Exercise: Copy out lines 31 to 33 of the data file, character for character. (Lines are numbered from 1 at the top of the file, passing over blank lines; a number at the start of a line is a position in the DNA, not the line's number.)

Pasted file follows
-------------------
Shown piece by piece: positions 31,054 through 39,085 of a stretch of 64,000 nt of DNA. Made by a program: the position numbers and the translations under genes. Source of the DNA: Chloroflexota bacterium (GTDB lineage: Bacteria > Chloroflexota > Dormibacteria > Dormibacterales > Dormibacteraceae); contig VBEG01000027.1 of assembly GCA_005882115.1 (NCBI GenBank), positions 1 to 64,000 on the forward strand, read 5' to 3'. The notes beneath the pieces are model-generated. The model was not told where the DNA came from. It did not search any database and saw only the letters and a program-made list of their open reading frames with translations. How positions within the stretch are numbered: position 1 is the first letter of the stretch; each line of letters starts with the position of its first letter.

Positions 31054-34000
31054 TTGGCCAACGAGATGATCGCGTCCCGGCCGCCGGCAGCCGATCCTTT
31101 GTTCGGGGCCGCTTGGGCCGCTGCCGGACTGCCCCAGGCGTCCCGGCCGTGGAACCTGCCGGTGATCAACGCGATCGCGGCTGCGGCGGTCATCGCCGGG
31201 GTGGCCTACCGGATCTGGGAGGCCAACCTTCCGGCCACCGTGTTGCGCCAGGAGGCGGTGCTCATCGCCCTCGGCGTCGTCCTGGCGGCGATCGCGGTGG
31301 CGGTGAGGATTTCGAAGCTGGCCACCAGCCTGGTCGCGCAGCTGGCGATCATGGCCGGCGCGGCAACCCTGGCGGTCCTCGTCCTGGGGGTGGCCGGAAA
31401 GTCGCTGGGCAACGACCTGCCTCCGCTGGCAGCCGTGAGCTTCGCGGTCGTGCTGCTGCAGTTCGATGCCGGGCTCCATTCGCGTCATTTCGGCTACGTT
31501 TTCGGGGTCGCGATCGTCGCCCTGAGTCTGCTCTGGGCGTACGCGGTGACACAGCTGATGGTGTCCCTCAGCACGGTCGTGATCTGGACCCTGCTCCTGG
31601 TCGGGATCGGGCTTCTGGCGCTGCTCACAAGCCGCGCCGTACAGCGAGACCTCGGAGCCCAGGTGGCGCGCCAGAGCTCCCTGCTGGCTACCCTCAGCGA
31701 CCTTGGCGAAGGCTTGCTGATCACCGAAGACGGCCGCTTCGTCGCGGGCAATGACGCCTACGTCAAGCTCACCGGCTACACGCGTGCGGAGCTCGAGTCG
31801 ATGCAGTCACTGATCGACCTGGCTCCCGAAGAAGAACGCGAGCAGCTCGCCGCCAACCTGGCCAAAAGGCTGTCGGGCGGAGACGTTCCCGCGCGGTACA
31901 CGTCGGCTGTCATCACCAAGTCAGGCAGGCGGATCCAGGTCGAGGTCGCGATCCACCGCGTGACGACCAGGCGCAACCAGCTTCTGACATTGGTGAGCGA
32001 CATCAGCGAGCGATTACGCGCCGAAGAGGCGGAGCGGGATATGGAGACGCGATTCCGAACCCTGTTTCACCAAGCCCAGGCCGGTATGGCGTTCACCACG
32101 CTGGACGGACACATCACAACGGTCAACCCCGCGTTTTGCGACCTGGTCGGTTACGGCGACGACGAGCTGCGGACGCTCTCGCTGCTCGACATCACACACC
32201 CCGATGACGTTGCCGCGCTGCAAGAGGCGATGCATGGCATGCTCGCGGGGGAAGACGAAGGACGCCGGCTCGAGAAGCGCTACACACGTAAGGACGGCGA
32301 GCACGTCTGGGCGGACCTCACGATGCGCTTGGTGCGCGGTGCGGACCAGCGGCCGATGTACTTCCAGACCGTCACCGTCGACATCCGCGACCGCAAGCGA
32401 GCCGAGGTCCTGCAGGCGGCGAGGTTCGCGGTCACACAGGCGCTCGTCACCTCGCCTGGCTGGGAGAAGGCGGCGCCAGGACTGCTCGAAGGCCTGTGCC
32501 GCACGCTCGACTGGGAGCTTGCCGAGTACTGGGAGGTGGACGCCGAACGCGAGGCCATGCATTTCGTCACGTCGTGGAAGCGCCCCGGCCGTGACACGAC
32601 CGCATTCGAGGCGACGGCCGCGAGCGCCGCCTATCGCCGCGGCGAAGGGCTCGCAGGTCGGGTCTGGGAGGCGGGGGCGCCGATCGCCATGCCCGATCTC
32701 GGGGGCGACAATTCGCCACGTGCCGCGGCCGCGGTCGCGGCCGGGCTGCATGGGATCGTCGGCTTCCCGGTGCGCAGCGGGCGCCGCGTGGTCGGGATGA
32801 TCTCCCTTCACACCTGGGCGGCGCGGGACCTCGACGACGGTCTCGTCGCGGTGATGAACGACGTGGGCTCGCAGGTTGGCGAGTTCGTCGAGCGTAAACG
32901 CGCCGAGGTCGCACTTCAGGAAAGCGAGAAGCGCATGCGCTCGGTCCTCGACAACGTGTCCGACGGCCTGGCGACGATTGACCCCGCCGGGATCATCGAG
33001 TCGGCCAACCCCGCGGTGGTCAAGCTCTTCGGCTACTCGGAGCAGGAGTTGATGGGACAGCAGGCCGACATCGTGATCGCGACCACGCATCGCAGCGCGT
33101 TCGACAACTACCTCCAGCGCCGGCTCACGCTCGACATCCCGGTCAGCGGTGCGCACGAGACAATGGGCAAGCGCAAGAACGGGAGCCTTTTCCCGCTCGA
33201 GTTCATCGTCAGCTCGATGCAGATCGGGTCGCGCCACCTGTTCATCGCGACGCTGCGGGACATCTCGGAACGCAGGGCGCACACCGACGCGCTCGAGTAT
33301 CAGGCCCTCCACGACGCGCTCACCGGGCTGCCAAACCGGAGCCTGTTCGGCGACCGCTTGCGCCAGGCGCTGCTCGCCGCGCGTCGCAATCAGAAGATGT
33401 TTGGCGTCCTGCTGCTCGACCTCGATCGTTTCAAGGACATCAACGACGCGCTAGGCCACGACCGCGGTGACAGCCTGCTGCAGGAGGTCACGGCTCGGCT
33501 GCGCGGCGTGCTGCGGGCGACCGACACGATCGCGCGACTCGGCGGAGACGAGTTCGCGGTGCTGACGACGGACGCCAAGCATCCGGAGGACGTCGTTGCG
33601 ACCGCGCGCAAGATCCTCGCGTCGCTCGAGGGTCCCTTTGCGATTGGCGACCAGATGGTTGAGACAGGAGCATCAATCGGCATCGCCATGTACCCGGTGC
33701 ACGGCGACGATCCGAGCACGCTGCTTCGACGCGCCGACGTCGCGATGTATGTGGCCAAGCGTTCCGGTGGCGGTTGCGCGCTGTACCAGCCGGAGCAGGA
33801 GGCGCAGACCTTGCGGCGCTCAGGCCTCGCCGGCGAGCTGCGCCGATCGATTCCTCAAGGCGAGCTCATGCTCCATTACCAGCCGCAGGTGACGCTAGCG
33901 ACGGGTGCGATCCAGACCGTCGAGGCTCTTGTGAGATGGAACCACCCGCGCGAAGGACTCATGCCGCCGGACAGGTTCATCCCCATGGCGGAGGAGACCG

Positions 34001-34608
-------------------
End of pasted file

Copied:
33801 GGCGCAGACCTTGCGGCGCTCAGGCCTCGCCGGCGAGCTGCGCCGATCGATTCCTCAAGGCGAGCTCATGCTCCATTACCAGCCGCAGGTGACGCTAGCG
33901 ACGGGTGCGATCCAGACCGTCGAGGCTCTTGTGAGATGGAACCACCCGCGCGAAGGACTCATGCCGCCGGACAGGTTCATCCCCATGGCGGAGGAGACCG

Positions 34001-34608